This article uses Indigenous decolonizing methodologies and Critical Race Theory (CRT) as methodological and theoretical frameworks to address colonial and racialized concerns about archival description; to argue against notions of diversity and inclusion in archival descriptive practices; and to make recommendations for decolonizing description and embracing redescription as liberatory archival praxis. First, we argue that extant descriptive practices do not diversify archives. Rather, we find that descriptive work that isolates and scatters aims to erase the identifiable existence of unique Indigenous voices. Next, we argue that while on one hand, the mass digitization of slavery-era records holds both the promise of new historical knowledge and of genealogical reconstruction for descendants of enslaved peoples, on the other hand, this trend belies a growing tendency to reinscribe racist ideologies and codify damaging ideas about how we organize and create new knowledge through harmful descriptive practices. Finally, working specifically against the rhetoric of diversity and inclusion, we challenge the ways archives claim diverse representation by uncritically describing records rooted in generational trauma, hatred, and genocide, and advocate for developing and employing decolonizing and redescriptive practices to support an archival praxis rooted in justice and liberation, rather than more palatable (and less effective) notions of “diversity and inclusion”.
Rebecka Sheffield, Janet Ceja, Stanley H. Griffin
The International Journal of Information, Diversity, & Inclusion (IJIDI), Volume 5, pp 1-5; doi:10.33137/ijidi.v5i1.36003

Kirsty Fife, Hannah Henthorn
The International Journal of Information, Diversity, & Inclusion (IJIDI), Volume 5, pp 6-32; doi:10.33137/ijidi.v5i1.34667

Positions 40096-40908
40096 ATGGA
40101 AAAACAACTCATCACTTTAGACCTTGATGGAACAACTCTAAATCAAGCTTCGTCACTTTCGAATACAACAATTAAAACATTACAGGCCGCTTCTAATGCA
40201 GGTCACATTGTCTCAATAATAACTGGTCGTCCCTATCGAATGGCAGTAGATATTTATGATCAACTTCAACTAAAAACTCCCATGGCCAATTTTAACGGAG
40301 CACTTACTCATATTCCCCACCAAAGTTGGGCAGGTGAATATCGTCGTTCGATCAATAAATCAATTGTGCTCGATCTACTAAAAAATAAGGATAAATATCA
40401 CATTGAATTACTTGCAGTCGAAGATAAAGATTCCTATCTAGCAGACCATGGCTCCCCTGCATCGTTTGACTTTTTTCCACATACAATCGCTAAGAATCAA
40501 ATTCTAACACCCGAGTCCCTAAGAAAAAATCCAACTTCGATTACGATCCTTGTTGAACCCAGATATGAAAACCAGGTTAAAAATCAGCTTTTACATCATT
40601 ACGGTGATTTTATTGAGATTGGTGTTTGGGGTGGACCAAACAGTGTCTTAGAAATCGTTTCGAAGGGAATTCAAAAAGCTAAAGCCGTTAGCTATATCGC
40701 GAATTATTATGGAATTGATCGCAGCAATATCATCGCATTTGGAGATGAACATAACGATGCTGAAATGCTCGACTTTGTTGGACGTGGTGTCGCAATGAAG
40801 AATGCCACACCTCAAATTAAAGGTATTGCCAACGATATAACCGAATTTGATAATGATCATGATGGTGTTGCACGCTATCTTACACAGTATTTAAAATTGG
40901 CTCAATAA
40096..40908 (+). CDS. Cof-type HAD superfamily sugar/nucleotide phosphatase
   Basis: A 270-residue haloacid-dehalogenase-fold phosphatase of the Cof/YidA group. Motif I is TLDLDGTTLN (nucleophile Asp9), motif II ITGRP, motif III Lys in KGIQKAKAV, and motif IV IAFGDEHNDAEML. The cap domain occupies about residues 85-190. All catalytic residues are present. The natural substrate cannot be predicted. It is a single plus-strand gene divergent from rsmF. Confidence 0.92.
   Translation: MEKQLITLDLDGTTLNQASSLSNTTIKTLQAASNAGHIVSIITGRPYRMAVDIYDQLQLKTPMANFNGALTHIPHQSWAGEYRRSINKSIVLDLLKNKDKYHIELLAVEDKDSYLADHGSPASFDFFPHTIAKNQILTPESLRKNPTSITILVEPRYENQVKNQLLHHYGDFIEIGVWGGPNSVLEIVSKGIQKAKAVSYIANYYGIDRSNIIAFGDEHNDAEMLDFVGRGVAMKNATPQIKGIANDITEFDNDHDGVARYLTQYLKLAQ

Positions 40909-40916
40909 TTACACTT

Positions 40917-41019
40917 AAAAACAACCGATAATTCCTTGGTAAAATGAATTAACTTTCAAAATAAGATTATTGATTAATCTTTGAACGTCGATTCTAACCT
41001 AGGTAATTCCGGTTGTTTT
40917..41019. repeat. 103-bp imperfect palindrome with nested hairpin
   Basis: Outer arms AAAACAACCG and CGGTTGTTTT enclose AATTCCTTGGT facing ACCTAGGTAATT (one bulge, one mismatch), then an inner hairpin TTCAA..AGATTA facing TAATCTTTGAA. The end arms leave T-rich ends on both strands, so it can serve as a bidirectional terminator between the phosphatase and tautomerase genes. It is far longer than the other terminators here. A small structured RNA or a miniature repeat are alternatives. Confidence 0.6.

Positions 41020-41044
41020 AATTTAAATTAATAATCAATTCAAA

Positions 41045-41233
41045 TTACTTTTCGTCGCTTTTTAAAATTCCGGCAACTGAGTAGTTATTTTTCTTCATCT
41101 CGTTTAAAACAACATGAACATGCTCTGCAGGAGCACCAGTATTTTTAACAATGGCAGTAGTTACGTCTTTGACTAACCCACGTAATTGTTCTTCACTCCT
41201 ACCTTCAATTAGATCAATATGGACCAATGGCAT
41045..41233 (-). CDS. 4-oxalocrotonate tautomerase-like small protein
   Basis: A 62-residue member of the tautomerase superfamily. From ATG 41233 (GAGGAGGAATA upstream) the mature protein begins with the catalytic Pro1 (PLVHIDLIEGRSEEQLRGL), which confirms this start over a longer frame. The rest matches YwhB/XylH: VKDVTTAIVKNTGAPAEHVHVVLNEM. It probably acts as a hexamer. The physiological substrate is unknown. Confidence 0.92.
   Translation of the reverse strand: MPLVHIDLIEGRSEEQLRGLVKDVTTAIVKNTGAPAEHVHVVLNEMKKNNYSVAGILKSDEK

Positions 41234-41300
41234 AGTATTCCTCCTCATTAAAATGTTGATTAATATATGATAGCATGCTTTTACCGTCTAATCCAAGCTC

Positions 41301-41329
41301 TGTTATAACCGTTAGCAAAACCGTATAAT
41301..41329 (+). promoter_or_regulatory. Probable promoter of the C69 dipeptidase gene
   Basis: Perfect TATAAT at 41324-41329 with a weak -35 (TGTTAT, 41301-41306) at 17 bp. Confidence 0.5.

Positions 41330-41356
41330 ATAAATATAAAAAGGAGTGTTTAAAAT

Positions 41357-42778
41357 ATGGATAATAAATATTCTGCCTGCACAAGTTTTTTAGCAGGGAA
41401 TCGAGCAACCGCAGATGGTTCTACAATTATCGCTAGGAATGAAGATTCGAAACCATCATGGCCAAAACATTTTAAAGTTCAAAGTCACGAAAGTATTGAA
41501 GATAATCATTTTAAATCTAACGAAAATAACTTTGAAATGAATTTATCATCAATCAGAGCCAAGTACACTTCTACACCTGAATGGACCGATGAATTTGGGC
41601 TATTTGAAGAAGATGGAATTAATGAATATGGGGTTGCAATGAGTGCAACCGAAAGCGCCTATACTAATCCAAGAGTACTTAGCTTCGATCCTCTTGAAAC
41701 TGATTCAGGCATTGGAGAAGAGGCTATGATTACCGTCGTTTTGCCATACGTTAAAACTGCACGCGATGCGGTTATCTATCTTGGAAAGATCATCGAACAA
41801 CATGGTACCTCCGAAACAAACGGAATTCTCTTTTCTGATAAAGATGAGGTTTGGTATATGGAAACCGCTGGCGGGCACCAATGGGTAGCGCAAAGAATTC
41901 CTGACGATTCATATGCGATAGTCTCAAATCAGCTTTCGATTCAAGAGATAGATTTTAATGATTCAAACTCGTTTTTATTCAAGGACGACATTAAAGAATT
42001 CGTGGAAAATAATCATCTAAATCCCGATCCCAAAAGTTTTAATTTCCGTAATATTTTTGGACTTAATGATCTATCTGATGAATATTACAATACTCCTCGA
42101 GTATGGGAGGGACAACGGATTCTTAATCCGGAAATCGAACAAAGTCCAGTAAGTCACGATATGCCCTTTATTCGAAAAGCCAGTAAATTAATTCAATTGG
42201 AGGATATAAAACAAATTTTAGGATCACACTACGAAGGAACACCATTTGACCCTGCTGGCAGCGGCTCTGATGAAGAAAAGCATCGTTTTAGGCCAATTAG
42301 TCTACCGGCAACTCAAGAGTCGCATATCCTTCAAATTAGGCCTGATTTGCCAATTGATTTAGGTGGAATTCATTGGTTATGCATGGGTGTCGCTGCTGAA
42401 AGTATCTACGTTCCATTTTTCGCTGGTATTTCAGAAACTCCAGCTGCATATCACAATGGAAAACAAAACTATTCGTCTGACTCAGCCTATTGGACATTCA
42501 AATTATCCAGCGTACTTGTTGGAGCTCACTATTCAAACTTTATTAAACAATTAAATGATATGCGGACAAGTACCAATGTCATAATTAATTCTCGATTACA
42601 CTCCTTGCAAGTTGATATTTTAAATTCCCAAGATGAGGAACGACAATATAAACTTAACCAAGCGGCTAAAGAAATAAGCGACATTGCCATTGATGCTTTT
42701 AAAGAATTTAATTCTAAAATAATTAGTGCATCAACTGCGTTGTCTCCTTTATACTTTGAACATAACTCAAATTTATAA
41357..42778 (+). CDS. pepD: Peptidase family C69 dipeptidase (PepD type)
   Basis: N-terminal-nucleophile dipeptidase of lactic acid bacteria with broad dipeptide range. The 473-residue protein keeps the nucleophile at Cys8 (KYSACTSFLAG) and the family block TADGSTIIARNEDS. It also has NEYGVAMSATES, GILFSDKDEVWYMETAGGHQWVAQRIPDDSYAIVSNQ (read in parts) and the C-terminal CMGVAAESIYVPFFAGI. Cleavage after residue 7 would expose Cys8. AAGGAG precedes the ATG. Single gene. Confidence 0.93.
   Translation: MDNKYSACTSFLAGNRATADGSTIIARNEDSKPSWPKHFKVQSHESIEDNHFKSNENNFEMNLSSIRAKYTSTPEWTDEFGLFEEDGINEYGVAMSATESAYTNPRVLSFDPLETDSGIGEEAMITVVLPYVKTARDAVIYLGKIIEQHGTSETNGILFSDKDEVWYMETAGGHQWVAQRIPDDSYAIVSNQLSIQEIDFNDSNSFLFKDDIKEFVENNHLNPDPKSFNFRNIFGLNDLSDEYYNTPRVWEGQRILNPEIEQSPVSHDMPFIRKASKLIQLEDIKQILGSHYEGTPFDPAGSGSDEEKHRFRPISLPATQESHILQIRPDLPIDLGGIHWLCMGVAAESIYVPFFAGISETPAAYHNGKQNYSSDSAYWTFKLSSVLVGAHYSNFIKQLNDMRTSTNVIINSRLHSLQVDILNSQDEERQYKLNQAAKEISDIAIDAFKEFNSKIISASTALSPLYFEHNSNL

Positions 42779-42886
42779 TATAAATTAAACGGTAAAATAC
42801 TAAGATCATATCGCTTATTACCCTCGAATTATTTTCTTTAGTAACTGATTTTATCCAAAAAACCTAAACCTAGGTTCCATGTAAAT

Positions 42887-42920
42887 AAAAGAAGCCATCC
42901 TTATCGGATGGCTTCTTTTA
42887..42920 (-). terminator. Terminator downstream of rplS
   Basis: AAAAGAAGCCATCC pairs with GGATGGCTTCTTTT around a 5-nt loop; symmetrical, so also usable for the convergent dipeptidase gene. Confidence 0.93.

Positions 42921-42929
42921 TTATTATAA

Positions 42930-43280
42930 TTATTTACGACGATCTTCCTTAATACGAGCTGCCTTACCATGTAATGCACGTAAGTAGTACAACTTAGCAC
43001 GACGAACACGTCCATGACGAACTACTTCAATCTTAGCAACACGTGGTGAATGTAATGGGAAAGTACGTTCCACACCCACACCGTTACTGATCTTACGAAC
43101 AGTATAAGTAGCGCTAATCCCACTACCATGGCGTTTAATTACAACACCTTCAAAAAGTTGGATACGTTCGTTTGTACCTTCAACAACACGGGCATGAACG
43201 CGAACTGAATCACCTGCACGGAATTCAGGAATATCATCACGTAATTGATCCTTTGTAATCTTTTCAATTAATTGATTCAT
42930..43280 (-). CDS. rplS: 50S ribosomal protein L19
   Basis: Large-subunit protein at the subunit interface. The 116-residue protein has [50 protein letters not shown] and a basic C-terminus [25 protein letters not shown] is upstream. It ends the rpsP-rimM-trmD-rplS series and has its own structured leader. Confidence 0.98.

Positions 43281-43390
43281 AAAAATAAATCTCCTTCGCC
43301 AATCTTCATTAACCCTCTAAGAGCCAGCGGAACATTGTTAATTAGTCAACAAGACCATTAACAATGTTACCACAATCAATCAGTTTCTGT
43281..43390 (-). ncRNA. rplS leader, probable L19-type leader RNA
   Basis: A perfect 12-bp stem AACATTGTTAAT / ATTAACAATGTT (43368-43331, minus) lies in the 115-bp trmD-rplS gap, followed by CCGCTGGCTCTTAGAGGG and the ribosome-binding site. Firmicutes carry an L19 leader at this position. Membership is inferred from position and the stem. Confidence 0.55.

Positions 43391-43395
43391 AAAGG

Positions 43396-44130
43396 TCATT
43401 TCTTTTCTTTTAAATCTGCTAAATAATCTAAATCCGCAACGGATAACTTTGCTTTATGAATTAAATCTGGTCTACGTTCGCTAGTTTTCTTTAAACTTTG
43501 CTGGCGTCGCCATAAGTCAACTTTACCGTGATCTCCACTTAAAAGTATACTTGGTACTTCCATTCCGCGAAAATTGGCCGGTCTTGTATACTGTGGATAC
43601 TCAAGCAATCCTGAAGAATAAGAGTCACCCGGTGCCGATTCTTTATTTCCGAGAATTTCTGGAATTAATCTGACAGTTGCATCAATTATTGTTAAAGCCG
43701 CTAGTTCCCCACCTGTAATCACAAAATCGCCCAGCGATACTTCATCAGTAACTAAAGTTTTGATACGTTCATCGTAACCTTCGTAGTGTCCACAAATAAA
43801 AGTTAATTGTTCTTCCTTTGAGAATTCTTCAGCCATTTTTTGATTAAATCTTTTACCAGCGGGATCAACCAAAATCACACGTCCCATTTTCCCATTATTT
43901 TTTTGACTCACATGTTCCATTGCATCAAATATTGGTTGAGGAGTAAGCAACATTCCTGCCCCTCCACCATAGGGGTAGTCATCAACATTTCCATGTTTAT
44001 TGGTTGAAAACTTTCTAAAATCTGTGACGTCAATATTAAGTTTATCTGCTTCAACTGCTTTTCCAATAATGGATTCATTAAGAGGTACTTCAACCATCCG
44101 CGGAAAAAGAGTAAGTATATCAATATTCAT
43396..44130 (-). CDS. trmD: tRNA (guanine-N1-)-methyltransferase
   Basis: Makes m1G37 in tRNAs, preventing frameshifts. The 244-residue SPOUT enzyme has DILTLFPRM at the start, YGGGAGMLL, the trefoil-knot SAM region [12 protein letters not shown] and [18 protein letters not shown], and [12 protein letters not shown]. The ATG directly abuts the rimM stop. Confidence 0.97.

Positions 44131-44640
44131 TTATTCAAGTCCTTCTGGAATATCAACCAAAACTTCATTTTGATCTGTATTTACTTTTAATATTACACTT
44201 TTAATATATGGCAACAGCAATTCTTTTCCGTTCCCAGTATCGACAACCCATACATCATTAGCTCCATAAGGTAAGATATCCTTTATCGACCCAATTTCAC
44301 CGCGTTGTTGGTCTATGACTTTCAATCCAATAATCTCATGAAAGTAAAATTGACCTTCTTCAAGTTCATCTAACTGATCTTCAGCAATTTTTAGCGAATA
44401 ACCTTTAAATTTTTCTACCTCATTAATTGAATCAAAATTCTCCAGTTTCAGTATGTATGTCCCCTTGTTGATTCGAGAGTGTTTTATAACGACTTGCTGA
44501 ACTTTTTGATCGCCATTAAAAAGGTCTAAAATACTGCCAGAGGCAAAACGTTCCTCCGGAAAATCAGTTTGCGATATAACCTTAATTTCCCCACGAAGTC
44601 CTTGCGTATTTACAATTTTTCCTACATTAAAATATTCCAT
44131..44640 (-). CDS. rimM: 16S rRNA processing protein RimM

Archives Unlocked, the U.K. National Archives’ strategic vision for the archive sector, identifies the need for diversity to be embedded in all parts of the archives sector. As workers, we need to ensure that “the rich diversity of society is reflected in our archives’ collections, users and workers” (The National Archives, 2017, p.13). Despite strategic aims and investment in specific schemes (delivered by The National Archives, Creative Skillset, and the Heritage Lottery Fund) which seek to diversify the sector, there are still structural barriers which prevent the workforce from diversifying and realising these ambitions. In 2017, the authors of this paper began collaborating on a grassroots project to explore the experiences of archive workers from marginalised backgrounds. The project collected anonymous survey data from 97 people which explored experiences of work and qualification. As two archive workers who have experience of accessing the archive sector workforce via diversity bursaries and scholarship, we wanted our research to articulate a common set of frustrations that are often shared but rarely documented or consulted when developing diversity and inclusion strategies and schemes. By utilising lived experiences as our main research data in this paper, we re-centre discussions about diversity and inclusion around the lived experience of those currently on the margins of the archive workforce.
The International Journal of Information, Diversity, & Inclusion (IJIDI), Volume 5, pp 97-110; doi:10.33137/ijidi.v5i1.34648

This article offers a view of decolonialized approaches to archival spaces and insight into community centered constructions of space. By addressing perceptions of space and the physicality of where archives are accessed, this piece focuses on the emotional, physical, and intellectual barriers that are associated with archival information. The authors address the numerous facets of physical archival spaces, including but not limited to physical seating, wall colours, and sounds within a space. The authors highlight the differences between Euro-centric settler archives and Indigenous community archival spaces as a way to provide models for decolonialized approaches to creating archival space.
The International Journal of Information, Diversity, & Inclusion (IJIDI), Volume 5, pp 118-120; doi:10.33137/ijidi.v5i1.33938

Kevin J. Mallary
The International Journal of Information, Diversity, & Inclusion (IJIDI), Volume 5; doi:10.33137/ijidi.v5i1.36084

Cover and journal credits pages for Volume 5, Number 1.
The International Journal of Information, Diversity, & Inclusion (IJIDI), Volume 5, pp 115-117; doi:10.33137/ijidi.v5i1.34443